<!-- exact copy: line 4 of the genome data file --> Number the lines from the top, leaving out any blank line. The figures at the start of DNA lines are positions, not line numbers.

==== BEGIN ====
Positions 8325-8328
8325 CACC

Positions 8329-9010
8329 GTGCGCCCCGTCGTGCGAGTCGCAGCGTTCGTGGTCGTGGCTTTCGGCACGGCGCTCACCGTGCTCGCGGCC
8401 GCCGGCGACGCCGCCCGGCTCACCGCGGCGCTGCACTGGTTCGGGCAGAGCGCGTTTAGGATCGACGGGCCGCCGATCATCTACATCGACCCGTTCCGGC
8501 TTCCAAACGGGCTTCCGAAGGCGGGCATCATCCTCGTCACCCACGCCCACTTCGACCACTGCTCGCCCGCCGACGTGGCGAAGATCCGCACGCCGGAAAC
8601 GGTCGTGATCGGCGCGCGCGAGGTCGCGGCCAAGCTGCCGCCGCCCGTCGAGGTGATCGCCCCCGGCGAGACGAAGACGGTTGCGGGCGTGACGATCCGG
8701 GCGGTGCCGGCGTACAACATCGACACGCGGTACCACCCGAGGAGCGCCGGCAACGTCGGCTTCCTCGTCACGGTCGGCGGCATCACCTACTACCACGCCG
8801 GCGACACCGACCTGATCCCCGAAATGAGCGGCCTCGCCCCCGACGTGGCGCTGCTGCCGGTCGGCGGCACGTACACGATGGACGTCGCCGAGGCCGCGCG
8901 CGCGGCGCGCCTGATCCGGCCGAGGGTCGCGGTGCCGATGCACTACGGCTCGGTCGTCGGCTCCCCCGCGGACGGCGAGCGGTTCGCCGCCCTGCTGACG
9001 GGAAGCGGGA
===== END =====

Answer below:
8329 GTGCGCCCCGTCGTGCGAGTCGCAGCGTTCGTGGTCGTGGCTTTCGGCACGGCGCTCACCGTGCTCGCGGCC